Commercialism vs. Commitment

 

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I have always had an interest in history and politics. My first memories of American politics was the presidency of John Fitzgerald Kennedy. After a series of older men in the office, Kennedy brought an energy and excitement that someone like myself who was still in public school could connect with. My first really memorable moment in history was the day on which President Kennedy was shot.

Yesterday, for the first time ever, I listened to Kennedy’s inauguration speech. It is considered by many to be one of the great speeches of all time. I listened in awe. I loved the entire speech but I was absolutely captivated by his closing remarks. The most famous line from the entire speech is this.

“Ask not what your country can do for you – ask what you can do for your country.”

Kennedy challenged the men and women of America with those words back on January 20, 1961 but they are a challenge that still needs to be given again and again today in a lot of different settings.

 

Commercialism in the church

There are few more serious challenges facing small churches today than the fact that most Canadian Christians in the twenty-first century view their church options from a commercialism mindset. As they decide which church they should attend, the question that is primary in their thoughts is what the church can do for me.

Does this church have a good Sunday school program for my children? Does it have a strong youth group for my teenagers? Does it have a good preacher who is dynamic enough to keep me awake on Sunday morning? Does it have a women’s Bible study in which a young mother like me can make friends? At the heart of these questions and a lot of others is the same basic commercial question: What can the church do for me?

Here is an interesting statistic about grocery stores. Back in the 1990s the average grocery store carried approximately 7,000 items. Today that same store carries some where between 40 and 50 thousand items. Is it any wonder that people block the aisle while they stand there looking at the shelf deciding which of the many brands of spaghetti sauce they should buy? Shoppers, in whatever type of store, demand more and more choice and retailers have changed their approach to satisfy that demand.

Unfortunately they have carried over that demand for variety into the church. The temptation is for the church is to try to meet those demands. I once heard of a church that offered five or six different services on a Sunday morning each offering a different style of music designed to meet the individual tastes of attenders. If you like classic hymns, we have a service for you. If you like country music, we can meet that taste as well. If your preference is a contemporary worship team, enter auditorium C and we will give you exactly what you like. It is all designed to make you happy and satisfied when you attend a service.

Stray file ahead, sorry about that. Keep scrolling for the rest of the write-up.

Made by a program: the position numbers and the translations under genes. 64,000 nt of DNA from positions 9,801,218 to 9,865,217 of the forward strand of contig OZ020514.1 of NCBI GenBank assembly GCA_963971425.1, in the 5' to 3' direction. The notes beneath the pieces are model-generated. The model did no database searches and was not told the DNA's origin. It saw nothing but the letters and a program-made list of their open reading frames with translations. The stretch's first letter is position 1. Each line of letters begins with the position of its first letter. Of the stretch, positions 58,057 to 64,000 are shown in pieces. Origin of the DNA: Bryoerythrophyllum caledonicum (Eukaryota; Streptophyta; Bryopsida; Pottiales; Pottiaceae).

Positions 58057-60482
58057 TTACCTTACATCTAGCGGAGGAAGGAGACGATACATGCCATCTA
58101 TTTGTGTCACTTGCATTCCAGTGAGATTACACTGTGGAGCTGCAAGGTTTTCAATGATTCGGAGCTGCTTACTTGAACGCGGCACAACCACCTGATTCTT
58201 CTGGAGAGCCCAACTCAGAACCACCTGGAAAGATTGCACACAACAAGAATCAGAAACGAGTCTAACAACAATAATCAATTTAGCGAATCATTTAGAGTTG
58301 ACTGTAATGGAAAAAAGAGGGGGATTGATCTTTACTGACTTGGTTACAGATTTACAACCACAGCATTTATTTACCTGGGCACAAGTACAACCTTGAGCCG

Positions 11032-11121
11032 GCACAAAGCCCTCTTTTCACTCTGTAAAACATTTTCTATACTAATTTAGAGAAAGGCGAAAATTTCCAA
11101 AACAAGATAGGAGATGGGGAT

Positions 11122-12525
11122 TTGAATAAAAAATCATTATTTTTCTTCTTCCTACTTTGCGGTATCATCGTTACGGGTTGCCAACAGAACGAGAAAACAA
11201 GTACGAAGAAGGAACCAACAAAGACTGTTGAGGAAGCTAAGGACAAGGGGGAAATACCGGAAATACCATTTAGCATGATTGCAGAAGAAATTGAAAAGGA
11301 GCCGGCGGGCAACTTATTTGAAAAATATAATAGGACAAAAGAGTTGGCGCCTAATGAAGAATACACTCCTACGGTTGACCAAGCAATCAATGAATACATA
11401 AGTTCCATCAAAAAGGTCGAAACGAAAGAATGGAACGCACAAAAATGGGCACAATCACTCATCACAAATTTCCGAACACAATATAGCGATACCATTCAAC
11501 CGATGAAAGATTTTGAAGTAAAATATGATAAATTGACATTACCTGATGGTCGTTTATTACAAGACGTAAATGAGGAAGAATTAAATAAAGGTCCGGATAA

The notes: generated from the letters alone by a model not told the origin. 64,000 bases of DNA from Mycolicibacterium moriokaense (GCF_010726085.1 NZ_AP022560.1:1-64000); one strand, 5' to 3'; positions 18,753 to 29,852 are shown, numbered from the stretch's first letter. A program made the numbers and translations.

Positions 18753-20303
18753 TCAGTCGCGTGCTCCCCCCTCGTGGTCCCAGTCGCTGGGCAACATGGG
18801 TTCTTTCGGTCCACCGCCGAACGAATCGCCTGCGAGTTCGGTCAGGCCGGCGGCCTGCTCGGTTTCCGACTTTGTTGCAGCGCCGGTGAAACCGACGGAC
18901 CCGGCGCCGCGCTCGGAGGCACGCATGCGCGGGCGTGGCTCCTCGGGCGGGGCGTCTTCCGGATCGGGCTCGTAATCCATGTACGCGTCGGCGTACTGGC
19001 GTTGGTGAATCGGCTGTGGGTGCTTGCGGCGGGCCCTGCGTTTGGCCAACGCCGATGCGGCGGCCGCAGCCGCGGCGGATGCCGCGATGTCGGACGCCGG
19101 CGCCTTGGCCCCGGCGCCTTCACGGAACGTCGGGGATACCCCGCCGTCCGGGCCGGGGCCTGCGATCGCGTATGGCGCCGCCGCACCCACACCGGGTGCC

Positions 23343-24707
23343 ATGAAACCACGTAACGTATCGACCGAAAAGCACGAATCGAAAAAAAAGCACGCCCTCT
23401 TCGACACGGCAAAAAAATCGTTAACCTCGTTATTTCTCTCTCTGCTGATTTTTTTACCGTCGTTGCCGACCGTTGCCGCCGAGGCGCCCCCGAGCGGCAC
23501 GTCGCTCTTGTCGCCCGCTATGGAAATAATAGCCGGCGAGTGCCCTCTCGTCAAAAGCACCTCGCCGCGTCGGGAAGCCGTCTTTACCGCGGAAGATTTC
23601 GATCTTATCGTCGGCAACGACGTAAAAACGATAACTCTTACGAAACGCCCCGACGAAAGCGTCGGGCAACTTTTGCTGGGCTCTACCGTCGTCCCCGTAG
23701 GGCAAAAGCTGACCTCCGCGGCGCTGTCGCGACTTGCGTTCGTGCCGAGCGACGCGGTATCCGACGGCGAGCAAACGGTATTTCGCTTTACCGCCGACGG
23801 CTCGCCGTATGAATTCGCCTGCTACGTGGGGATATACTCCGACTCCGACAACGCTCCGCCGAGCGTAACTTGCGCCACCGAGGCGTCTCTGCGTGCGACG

Discipleship in a commercial world

The problem with all this is that Jesus did not commission his church with the task of making people happy. We have been called to make disciples. Discipleship is all about what we surrender to Jesus. It isn’t about meeting all the wishes that people bring to church.

One of the most famous conversion stories in history is that of the Apostle Paul in Acts 9. He is on his way to Damascus on a mission to arrest followers of Jesus. Jesus meets him on the way and Paul’s life is miraculously transformed. He is changed from being one of the primary enemies of the church to being one of its strongest proponents.

When we think about the gospel message that we present to people today, Paul’s conversion is a good place to start. God sends Ananias to Paul with specific instructions.

Go! This man is my chosen instrument to carry my name before the Gentiles and their kings and before the people of Israel. I will show him now how much he must suffer for my name.

That is the exact opposite of commercialism. The message doesn’t concern the blessings that Paul will experience as a Christian. It doesn’t begin with the news that God wants to meet Paul’s needs and give him a happy life.

It begins with the cost involved in serving Jesus. It begins by talking about the suffering that Paul is going to have to endure.

I once heard the following conversation that ended in a challenging question. If you were part of the first-century church and you were sharing the good news with a friend, what would you say to that friend. You would know that a commitment to Jesus could end up with your friend in the arena facing a bunch of hungry lions just waiting for their lunch. You would know that others had suffered a similar fate. In sharing the gospel, would you tell your friend about the lions?

There is a temptation in a small church to try to imitate the larger churches around in offering more programs than the church can afford. Leaders know that they are ministering in a commercial culture that wants what it wants when it wants it. John Kennedy’s words still carry an important challenge.

Ask not what your church can do for you – ask what you can do for the one who is head of the church.

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